American Legion reaffirms support for immigrants seeking citizenship through service
Randolph Kelly,64, gets sworn in by Norma Limon Field Office Director at the Citizenship Ceremony US Citizenship and Immigration Services field office in Harlingen, Texas. (Photo by Delcia Lopez )

American Legion reaffirms support for immigrants seeking citizenship through service

The American Legion weighed in on honoring veterans and who have sought citizenship through military service by submitting a statement for the record to the U.S. Senate Judiciary Subcommittee on Immigration, Citizenship and Border Safety. The hearing was called to examine the immigration and citizenship policies for military servicemembers, veterans and their families on June 23.

For more than 100 years, The American Legion has advocated for those who seek a legal path toward naturalization — the process by which a non-citizen of this country may acquire citizenship — and believes strongly in assisting those who do. The American Legion first weighed in on the issue in 1919 by passing a resolution a resolution at the first national convention which recommended “that American Indians who honorably served in the Army, Navy, or Marine Corps of the United States during the World War be given the full rights of citizenship.”

Non-citizen immigrants have served in the U.S. military in every conflict since the nation’s inception. Approximately 760,000 have gained American citizenship through military service over the last 100 years. Nearly 24,000 non-citizen immigrants are currently serving in the U.S. military and 5,000 join every year.

“It has been reported from citizenship organizations, national and local news sources, and members of Congress that hundreds, possibly thousands, of veterans have been deported,” wrote Ariel De Jesus, a senior national security policy adviser for The American Legion. “Many of those deported who were interviewed said they were led to believe that citizenship was automatically granted due to their service.”

However, the process was not that simple. The branches of the Armed Services needed to work with U.S. Citizenship and Immigration Services (USCIS) to begin the process of establishing citizenship for the servicemember.

“As such, the servicemember was unaware of the need to begin the process through USCIS and the individual service branches failed to inform the servicemember while on active duty,” said De Jesus.

This resulted in many veterans being deported as a result of minor, non-violent or substance related crimes. This could result in veterans being barred from naturalization for life, despite meeting all other criteria for citizenship.

Sen. Tammy Duckworth, D-Ill., is a leading advocate in protecting veterans from deportation and helping those who have already been deported remedy their situation. She testified during the hearing about the hurdles servicemembers face during the path to citizenship.

“The time has come for Congress to demonstrate our loyalty and service to the immigrant servicemembers and veterans who have demonstrated their loyalty to the Constitution,” said Duckworth. “These are proud Americans who simply wish to become citizens of the nation whose uniform they’ve proudly worn in service.

“Some of our servicemembers are fighting overseas only to fear that they – or a loved one – could be detained and deported by the same country they are defending. Or worse, some don’t even realize they’re not citizens — and like many Americans, mistakenly believe that citizenship automatically accompanied honorably serving in uniform,” she added.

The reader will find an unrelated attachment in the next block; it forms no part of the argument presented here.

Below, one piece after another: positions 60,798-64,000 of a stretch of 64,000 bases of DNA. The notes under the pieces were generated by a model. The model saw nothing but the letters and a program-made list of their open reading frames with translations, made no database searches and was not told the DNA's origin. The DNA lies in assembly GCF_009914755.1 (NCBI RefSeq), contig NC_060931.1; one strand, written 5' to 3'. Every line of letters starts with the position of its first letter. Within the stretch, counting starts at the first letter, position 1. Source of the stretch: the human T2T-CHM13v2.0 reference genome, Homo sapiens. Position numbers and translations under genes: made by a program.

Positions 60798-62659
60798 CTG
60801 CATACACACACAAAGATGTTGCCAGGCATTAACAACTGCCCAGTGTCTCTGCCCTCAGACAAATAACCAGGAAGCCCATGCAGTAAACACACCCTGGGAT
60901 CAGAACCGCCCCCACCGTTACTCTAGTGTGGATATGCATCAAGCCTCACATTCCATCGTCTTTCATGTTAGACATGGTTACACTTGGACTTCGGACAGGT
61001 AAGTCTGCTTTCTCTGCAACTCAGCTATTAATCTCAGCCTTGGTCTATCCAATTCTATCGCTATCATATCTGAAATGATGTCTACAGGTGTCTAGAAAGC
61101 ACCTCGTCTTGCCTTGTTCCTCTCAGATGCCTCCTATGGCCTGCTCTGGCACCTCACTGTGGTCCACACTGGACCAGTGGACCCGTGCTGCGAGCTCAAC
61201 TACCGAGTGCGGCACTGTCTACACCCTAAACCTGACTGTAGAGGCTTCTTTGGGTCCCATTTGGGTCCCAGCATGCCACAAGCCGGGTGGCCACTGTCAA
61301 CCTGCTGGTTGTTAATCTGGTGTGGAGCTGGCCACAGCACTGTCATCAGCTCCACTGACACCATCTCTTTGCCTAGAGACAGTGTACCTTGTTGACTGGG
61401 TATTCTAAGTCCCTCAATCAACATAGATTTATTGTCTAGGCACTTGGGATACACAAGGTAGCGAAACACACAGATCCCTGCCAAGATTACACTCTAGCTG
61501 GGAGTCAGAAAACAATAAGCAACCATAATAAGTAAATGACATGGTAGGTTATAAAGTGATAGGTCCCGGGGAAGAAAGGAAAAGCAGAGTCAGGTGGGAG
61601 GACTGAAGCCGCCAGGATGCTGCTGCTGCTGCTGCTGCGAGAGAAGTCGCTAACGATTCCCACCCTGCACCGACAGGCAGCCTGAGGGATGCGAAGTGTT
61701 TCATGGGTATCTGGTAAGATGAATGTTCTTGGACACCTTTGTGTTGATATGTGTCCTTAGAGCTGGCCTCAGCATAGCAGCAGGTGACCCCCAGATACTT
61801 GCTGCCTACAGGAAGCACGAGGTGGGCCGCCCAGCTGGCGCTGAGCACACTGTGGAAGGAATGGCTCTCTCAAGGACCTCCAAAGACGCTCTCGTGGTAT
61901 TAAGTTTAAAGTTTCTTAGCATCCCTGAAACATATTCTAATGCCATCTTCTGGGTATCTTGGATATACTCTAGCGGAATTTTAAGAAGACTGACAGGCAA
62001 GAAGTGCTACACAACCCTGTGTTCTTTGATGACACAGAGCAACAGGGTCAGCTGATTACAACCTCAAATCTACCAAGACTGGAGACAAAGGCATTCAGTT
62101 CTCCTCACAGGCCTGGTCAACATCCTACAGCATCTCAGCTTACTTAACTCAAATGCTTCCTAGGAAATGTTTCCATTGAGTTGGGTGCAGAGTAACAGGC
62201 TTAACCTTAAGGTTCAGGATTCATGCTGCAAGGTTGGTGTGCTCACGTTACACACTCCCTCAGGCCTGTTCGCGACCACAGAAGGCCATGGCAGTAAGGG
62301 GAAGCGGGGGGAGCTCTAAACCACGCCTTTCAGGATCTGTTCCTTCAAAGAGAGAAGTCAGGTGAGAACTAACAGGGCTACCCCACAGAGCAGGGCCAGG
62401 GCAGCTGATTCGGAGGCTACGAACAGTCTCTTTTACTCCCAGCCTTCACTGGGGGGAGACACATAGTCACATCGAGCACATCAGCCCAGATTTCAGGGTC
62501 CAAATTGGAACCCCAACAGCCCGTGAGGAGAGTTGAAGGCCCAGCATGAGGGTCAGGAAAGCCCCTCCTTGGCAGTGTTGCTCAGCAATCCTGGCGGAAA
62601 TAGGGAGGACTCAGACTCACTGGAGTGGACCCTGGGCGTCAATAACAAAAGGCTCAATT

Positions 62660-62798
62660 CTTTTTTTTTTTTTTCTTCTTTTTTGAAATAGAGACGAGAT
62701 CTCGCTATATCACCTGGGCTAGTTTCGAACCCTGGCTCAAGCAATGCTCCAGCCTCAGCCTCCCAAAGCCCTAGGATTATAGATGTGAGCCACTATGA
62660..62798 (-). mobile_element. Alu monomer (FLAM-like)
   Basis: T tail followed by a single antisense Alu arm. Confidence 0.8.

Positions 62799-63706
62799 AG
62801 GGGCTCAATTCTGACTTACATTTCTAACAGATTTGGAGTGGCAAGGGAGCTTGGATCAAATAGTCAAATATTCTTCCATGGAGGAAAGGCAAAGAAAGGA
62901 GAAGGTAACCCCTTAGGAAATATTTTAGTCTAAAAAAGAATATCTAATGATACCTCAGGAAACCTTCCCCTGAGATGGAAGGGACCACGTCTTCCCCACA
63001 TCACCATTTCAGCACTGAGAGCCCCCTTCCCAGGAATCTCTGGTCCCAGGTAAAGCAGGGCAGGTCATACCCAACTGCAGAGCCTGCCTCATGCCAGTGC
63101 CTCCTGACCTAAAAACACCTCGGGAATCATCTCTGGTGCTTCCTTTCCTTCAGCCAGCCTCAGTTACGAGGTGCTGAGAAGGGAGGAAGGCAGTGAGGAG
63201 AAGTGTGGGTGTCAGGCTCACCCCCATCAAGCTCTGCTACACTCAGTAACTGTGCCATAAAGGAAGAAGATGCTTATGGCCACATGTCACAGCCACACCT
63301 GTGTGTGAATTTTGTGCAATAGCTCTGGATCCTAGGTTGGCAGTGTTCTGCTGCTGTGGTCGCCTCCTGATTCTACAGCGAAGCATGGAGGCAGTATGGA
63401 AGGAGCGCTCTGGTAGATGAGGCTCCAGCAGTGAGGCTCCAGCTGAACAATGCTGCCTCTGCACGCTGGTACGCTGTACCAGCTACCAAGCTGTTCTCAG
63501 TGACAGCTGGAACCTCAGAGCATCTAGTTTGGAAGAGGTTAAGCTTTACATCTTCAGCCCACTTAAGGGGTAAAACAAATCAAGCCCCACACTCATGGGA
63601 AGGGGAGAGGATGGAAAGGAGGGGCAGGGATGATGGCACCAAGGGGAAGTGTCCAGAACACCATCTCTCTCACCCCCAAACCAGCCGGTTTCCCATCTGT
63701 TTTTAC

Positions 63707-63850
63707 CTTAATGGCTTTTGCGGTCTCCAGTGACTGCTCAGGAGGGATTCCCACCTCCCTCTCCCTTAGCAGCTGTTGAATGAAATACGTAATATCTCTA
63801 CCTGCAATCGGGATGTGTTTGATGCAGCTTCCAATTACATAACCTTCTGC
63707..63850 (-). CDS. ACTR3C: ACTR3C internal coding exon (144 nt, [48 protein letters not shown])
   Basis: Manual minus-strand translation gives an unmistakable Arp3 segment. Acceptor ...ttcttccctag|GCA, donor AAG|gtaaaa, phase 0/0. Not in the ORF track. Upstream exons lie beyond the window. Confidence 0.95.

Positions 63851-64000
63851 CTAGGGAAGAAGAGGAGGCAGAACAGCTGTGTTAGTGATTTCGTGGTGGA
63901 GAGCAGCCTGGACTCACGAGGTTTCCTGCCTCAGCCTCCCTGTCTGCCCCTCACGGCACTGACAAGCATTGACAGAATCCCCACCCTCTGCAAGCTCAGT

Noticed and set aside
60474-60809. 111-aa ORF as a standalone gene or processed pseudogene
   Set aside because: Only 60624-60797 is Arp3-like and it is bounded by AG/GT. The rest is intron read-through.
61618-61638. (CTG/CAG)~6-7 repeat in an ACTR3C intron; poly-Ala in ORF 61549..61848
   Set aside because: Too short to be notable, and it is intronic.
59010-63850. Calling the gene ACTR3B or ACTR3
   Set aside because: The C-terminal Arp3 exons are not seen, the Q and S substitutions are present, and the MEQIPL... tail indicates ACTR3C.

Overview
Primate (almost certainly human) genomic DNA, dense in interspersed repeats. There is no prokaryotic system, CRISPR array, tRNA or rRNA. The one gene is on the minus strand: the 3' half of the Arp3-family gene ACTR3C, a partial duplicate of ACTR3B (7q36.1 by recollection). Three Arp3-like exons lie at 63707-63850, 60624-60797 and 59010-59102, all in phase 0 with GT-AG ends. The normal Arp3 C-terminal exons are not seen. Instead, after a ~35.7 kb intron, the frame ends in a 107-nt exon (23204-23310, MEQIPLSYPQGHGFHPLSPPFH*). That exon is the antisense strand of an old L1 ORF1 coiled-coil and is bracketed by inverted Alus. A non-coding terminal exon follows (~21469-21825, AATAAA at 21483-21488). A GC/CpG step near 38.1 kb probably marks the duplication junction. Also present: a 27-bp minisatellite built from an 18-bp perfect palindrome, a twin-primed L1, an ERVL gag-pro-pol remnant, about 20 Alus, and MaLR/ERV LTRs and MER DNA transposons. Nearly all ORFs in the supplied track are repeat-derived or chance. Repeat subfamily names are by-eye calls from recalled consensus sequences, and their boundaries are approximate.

The American Legion called this a “failure of all those involved” if a servicemember who served honorably didn’t attain their citizenship by the end of their time in service.

Immigrants who entered the U.S. Armed Forces in the Military Accessions Vital to the National Interest program have experienced continuous rule changes. Those who entered the military through the program have highly specialized skillsets such as physicians or fluency in certain languages. The ambiguity in the process left many at risk of losing their legal status and being deported while waiting on the final approval of their application and security clearances.

The American Legion has passed several resolutions in recent years as part of the organization’s advocacy for immigrant and deported veterans. They include: Resolution No. 15: Expedited Citizenship Through Military Service; Resolution No. 10: Expedited Citizenship Applications For Deported Veterans; Resolution No. 19: Oppose Deportation of Non-Citizen Immigrant Veterans; and Resolution No. 20: Oppose Deportation of Immediate Family Members of Non-Citizen Immigrant Veterans.

“Together these resolutions urge Congress to pass legislation to stop deporting veterans, ensure immigrant servicemembers can expeditiously become citizens and bring deported veterans home,” wrote De Jesus. “The American Legion’s position is clear. These brave men and women served our nation honorably. It is only right that we recognize their service with the pathways to citizenship they deserve.”

Sen. Alex Padilla, D-Calif., agreed. “We must do so much more as a country for military family members,” Padilla said. “We must examine the cases of honorably discharged deported veterans and their families and allow them to apply to return home. Members of our armed services and their families deserve a pathway to citizenship that accounts for their service. There is no question that building that path is a matter of military necessity,” he added. “Our Armed Forces rely on the bravery, dedication and skills of immigrant recruits.”

Watch the full hearing here.